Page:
In the death of the above-named gentleman Green County lost a high-minded and public-spirited citizen, while from the bereaved family circle a loving husband and father was removed, leaving a void in their lives that not even his honored memory can fill.  He was a native of this county, having been born on the farm now occupied by James R. Anderson, December 10, 1815.  He was reared on the homestead, receiving a common-school education, and having instilled into his mind the firm principles which characterized him through life.

On May 9, 1839, Mr. Anderson was united in marriage with Miss Matilda Stanfield, and located on three hundred acres of land in Spring Valley Township, which forms the farm now occupied by his widow and family.  He began his career in life without other capital than his natural abilities and the knowledge and habits axquired in youth, but his energy and industry led to his success in his chosen calling.  He accumulated land until his possessions in Greene County amounted to three hundred and seventy acres, and ha also owned a farm of eighty-two acres in Delaware County, Ind.  In politics he was a stanch Republican, and in religion a member of the Reformed Church, in which he was an Elder about forty years.  He was still holding that office when called home, September 19, 1889.

The widow of our subject was a daughter of John and Ruth (Mendenhall) Stanfield, both of whom were born in Spring Valley Township, Green County.  She was born on the banks of Caesar's Creek, four and one-half miles south of Xenia, July 26, 1821, being the second in a family of eight children.  Her eldest sister, Charity, who is now deceased, was the wife of John Anderson; Minerva, the next younger than herself, is the wife of William Crumley; the fourth member of the family circle is Margaret; the next is Mary J., the wife of Thomas Anderson; the sixth member of the band is William; two children died in infancy.  The grandparents of Mrs. Anderson were William and Charity Stanfield, who settled on Caesar's Creek about 1800, having come from Guilford County, N.C.  They had two sons and four daughters, all of whom reared families.  The faith of the Stanfields was that of the Society of Friends.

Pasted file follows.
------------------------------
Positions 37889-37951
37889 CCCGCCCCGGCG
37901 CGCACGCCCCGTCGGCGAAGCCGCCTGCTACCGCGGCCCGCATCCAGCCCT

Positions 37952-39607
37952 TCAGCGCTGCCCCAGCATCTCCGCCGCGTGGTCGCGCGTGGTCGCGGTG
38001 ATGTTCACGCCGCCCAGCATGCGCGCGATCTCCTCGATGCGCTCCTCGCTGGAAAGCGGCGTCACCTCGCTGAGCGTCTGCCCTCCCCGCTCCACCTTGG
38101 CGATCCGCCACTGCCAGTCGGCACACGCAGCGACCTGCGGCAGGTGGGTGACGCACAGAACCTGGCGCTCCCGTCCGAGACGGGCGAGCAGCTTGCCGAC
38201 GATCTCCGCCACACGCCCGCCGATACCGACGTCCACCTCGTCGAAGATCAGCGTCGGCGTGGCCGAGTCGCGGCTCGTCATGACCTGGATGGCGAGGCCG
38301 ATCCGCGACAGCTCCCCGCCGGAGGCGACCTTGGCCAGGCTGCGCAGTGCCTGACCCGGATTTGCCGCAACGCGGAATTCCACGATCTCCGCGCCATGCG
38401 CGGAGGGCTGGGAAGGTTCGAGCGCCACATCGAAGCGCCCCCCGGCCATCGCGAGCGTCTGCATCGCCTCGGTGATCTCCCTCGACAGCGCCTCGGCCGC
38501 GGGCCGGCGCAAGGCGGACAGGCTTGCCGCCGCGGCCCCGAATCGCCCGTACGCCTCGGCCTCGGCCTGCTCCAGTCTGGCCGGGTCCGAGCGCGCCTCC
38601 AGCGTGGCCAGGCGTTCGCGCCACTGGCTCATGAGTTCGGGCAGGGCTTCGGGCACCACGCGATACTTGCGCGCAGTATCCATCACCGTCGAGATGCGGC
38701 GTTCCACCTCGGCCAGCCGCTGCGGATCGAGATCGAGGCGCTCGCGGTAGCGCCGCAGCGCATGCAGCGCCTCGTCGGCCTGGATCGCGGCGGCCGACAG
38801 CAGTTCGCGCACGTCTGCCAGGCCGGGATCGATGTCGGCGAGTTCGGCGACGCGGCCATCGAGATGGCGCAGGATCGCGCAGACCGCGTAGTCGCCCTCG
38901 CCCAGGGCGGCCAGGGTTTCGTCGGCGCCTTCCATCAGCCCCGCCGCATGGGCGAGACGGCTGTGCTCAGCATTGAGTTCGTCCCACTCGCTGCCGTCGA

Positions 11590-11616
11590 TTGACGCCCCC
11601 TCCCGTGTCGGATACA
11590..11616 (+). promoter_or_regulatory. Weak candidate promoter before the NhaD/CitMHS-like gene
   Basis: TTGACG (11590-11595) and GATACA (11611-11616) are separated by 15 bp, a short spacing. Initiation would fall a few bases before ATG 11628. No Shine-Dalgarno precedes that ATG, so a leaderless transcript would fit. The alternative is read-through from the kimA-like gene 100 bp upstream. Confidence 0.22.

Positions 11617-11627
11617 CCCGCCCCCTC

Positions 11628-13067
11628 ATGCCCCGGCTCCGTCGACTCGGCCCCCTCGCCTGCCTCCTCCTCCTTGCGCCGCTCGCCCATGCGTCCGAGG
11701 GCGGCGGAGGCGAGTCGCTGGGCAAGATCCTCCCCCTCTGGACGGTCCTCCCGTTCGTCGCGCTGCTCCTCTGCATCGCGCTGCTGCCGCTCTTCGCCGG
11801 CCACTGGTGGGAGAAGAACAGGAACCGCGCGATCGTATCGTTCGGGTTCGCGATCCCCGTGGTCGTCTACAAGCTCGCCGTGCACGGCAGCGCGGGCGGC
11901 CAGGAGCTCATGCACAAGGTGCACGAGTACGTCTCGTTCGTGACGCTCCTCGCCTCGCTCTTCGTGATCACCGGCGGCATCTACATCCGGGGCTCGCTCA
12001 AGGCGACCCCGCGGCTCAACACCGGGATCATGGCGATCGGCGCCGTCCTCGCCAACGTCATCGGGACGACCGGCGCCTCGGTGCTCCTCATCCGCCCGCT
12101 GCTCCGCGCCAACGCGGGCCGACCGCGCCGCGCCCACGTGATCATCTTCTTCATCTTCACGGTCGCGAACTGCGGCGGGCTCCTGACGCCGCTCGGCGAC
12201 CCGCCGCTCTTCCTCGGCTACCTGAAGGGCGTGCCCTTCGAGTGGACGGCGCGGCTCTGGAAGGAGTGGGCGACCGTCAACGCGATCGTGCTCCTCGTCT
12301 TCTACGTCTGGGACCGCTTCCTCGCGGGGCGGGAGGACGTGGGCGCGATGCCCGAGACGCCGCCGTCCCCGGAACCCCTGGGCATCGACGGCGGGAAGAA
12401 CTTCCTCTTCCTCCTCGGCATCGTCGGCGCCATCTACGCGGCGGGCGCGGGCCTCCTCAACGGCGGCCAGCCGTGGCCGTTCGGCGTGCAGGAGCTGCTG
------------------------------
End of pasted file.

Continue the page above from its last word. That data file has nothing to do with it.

The widow of our subject is a noble-hearted woman who has carefully reared her children and endeavored in every department of life to faithfully discharge the duties before her.  She belongs to the Reformed Church, and like her deceased husband has ever been regarded with repect by those among whom her lot in life is cast.  She is the mother of twelve children, ten of whom survived their father's death-John S., the first-born, died at the age of three years; James whose home is in Indiana, belonged to the ONe hundred and Sixtieth Ohio Infantry, and was wounded while serving his country during the late war; A.C. was also a soldier, having been in the one hundred day service; Felix is living in Indiana; following on the family roll are: Milo, whose sketch appears elsewhere in this volume; Margaret A., Lewis and David (twins), Joseph F., Mary J. and Ruth C.  The last named is the wife of George M. Hegler; David married Emma Crets, who died leaving one child, named Bertha.

 

Portrait and Biographical Album of Clark and Greene Counties, Chapman Bros., Chicago, published 1890